Bella Thorne apologized to sex workers who criticized her decision to join OnlyFans, which many content creators feared could negatively impact their revenue streams and further stigmatize the work they do.
“Remove the stigma behind sex, sex work, and the negativity that surrounds the word SEX itself by bringing a mainstream face to it that’s what I was trying to do, to help bring more faces to the site to create more revenue for content creators on the site,” Thorne wrote in a series of tweets Saturday, August 29th. “I wanted to bring attention to the site, the more people on the site the more likely of a chance to normalize the stigmas, and in trying to do this I hurt you.”
OnlyFans is a subscription platform that allows creators to sell content directly to fans, and since arriving in 2016 has primarily been used by sex workers. Since the Covid-19 pandemic hit the United States in March, it’s seen an enormous spike in signups, with Beyoncé name-checking it on the “Savage” remix and celebrities like Cardi B and Black Chyna joining it as well. Last week, Thorne revealed that she was joining the platform, too, and immediately set a record, becoming the first creator to make more than $1 million in 24 hours, and then topping $2 million by the end of the week.
On social media, however, many sex workers who rely on OnlyFans expressed their discontent. Many worried that the mainstreaming of the platform would oversaturate the market and further marginalize sex workers who rely on it. (As Rolling Stone previously reported, many sex workers on OnlyFans have raised concerns that the platform is slowly pushing them out, a claim that OnlyFans has denied.) Additionally, after Thorne’s first-week windfall, OnlyFans implemented changes to how much content creators could be paid per post and in tips, which many suggested was tied to Thorne’s success; OnlyFans said the changes were “not based on any one user.”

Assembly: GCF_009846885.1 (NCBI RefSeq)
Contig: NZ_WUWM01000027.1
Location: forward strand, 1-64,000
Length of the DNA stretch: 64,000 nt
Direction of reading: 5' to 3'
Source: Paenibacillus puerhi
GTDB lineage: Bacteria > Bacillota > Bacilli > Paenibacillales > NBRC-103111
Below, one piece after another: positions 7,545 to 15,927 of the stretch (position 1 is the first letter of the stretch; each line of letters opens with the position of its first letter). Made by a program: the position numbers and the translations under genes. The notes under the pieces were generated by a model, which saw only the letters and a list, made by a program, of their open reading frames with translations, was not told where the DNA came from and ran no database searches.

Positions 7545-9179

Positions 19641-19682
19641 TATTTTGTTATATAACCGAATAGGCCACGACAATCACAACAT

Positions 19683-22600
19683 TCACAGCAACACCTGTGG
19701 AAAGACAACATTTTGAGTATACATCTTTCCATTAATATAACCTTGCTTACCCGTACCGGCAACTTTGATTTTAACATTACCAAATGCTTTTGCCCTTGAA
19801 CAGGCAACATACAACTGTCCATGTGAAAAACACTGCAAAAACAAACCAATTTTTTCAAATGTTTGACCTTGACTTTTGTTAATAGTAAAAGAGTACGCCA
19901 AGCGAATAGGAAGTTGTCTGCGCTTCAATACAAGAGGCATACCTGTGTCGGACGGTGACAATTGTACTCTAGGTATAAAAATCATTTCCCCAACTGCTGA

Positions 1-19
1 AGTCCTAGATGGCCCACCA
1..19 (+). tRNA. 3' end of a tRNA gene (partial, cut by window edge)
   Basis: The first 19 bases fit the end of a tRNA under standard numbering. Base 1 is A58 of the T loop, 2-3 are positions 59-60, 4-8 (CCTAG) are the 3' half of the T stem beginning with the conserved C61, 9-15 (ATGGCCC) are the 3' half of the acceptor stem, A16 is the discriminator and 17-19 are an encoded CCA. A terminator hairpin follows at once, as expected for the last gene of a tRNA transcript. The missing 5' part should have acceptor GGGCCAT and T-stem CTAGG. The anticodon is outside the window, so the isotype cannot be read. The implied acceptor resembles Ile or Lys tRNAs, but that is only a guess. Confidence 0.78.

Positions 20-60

Many sex workers also pointed to Thorne’s comments to the Los Angeles Times that she’d joined OnlyFans to research a role in a new film directed by Sean Baker. Baker went on to deny that he was working on any such project, saying that he and Thorne had only discussed a possible collaboration down the road, and that he “advised her team to consult with sex workers and address the way she went about this as to NOT hurt the sex work industry.”
In her apology Thorne emphasized that she never intended to cause any harm to sex workers who rely on OnlyFans, and said her decision to join — like the adult film she directed for Pornhub last year — came from a desire “to help with the stigma behind sex.”
She continued: “I am a mainstream face and when you have a voice, a platform, you try to use [yours] in helping others and advocate for something bigger than yourself. Again in this process I hurt you and for that I’m truly sorry.”
Thorne also said that she was meeting with OnlyFans to discuss the new policy changes, saying, “This is fucked up and I’m sorry.” She asked those on the platform to “comment any ideas or concerns you want brought up,” and added, “and send me your links and a pic so I can promote you guys.”
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